I remembered my “old love” a few weeks ago when I wrote a review for the original model for The Lego Car Blog and I thought: “That’s so cool, maybe now it’s time to order some bricks for it”. But when I looked at the LDD model the first time after all that time I wasn’t a 100% satisfied with it, anymore.

So I started optimizing the design a little until I was. Then I uploaded it to Bricklink into a new Wanted List and used the new “Buy All” function for the first time. The experience was just “Wow, it has become so easy to get all bricks!”

After a few days I had all the bricks and got started immediately when the last of the three envelopes arrived. This was the result a few hours later:


The basic design is as close to the original as possible. Most “old” 8L bricks are now 7L beams, 8L bricks are 5L beams, and so on. The roll cage has the same dimensions (in the side view) as 8845 and the angles between the axles are the same, too.


The main differences are: The new one is one “stud” wider, the wheelbase is half a “stud” longer and I’ve added a second beam on each “lever” of the rear suspension to add some rigidity.

I’ve also added a HOG steering, something I had done on my old model when I was a kid (As I didn’t have an extra gear for the “right side” I used a longer axle going through the steering wheel, a second cardan joint and another axle plus a “spare tire” for the steering).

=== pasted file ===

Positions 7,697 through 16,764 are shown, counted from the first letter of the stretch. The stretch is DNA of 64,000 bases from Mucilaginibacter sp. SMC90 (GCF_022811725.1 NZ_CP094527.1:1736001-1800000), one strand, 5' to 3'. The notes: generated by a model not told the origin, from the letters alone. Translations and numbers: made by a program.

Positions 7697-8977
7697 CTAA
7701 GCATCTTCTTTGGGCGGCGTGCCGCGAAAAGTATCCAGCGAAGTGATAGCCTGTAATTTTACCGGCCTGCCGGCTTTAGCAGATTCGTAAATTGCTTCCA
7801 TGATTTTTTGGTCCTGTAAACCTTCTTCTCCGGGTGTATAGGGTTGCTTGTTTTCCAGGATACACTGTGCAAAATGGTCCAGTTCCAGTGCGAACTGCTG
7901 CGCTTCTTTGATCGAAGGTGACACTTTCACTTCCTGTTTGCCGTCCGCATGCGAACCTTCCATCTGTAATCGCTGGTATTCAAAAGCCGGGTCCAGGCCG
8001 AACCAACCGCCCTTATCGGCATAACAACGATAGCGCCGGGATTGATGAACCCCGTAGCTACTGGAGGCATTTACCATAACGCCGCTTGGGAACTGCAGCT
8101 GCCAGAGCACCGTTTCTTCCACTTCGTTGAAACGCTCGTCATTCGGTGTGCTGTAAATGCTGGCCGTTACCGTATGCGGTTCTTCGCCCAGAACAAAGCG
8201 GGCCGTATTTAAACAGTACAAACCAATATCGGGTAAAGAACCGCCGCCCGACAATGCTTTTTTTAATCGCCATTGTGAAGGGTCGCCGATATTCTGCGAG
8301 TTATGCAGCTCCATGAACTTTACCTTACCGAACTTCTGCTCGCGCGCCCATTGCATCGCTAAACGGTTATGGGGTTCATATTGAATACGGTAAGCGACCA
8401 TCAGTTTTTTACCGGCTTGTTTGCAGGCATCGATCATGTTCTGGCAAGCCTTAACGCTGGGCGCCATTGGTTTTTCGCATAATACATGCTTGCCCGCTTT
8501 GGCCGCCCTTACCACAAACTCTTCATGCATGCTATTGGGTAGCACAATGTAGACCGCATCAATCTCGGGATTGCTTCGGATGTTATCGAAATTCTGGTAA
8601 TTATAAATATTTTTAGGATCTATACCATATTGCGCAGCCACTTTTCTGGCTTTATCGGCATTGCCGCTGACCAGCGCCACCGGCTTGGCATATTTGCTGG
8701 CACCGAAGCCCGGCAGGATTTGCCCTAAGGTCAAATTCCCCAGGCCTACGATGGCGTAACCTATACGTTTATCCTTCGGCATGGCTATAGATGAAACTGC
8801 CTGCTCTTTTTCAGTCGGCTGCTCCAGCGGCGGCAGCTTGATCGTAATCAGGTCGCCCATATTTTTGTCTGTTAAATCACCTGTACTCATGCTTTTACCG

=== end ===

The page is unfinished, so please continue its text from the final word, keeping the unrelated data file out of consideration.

Here I used an additional gear on the front, a complete second steering column and a small black ball as “steering wheel” for the HOG steering (I tried out quite a few elements, even a spare wheel – but I think the ball looks best and it really works fine).

img_0515Top view: You can see the front part of the HOG steering.

img_0516Bottom view: And here is the rest of it.

img_0518Bird’s view: Looks cool for me…
And it’s so much fun to play with it, especially for my 3-year-old son.

img_0519The Next Generation: 8845 and his studless new friend.

With the studless model finished I also got my smaller versions of 8845 out of the glass cabinet and reworked the roll cages with new holders and rigid tubes.

img_0526Family picture: The classic 8845, the new studless model, the 6-wide Minifig model (with BrixoNils at the wheel) and the 4-wide model.

img_0511So, that’s my new studless version of the classic Lego Technic 8845 Dune Buggy. I hope you like it :-)) – Maybe not as much as I do, but who could expect that? ;-))

MOCpages Backup: Black/White Checkered Soma Cube

A MOCpages backup

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Added February 29, 2012

Black/White Checkered Soma Cube

A classic Soma Cube with a black and white checkered pattern.

I’ve posted the LDD version of this puzzle a while ago. With my last Pick-A-Brick order I’ve finally odered the last parts to be able to build it with real bricks.

So this is the result:

I’ve built the puzzle pieces in the simpliest way, which means the orientation with the most single cubes connected in a vertical way. The horizontal connections are more complicated, I used 1×2 Technic bricks with two holes and connected them with Technic pins with friction. For the corners I’ve combined 1×1 Technic bricks and 2×2 corner bricks. You can take a look at the images of the LDD version to see how it works.

I’ve designed this cube by myself, but later I found out that a similar cube had been done at least twice before: One built by Topsy Cret and one by Jeremy Moody. It looks like they both have a similar (if not the same) design inside.

So this is my checkered Soma Cube.
I hope you like it :-))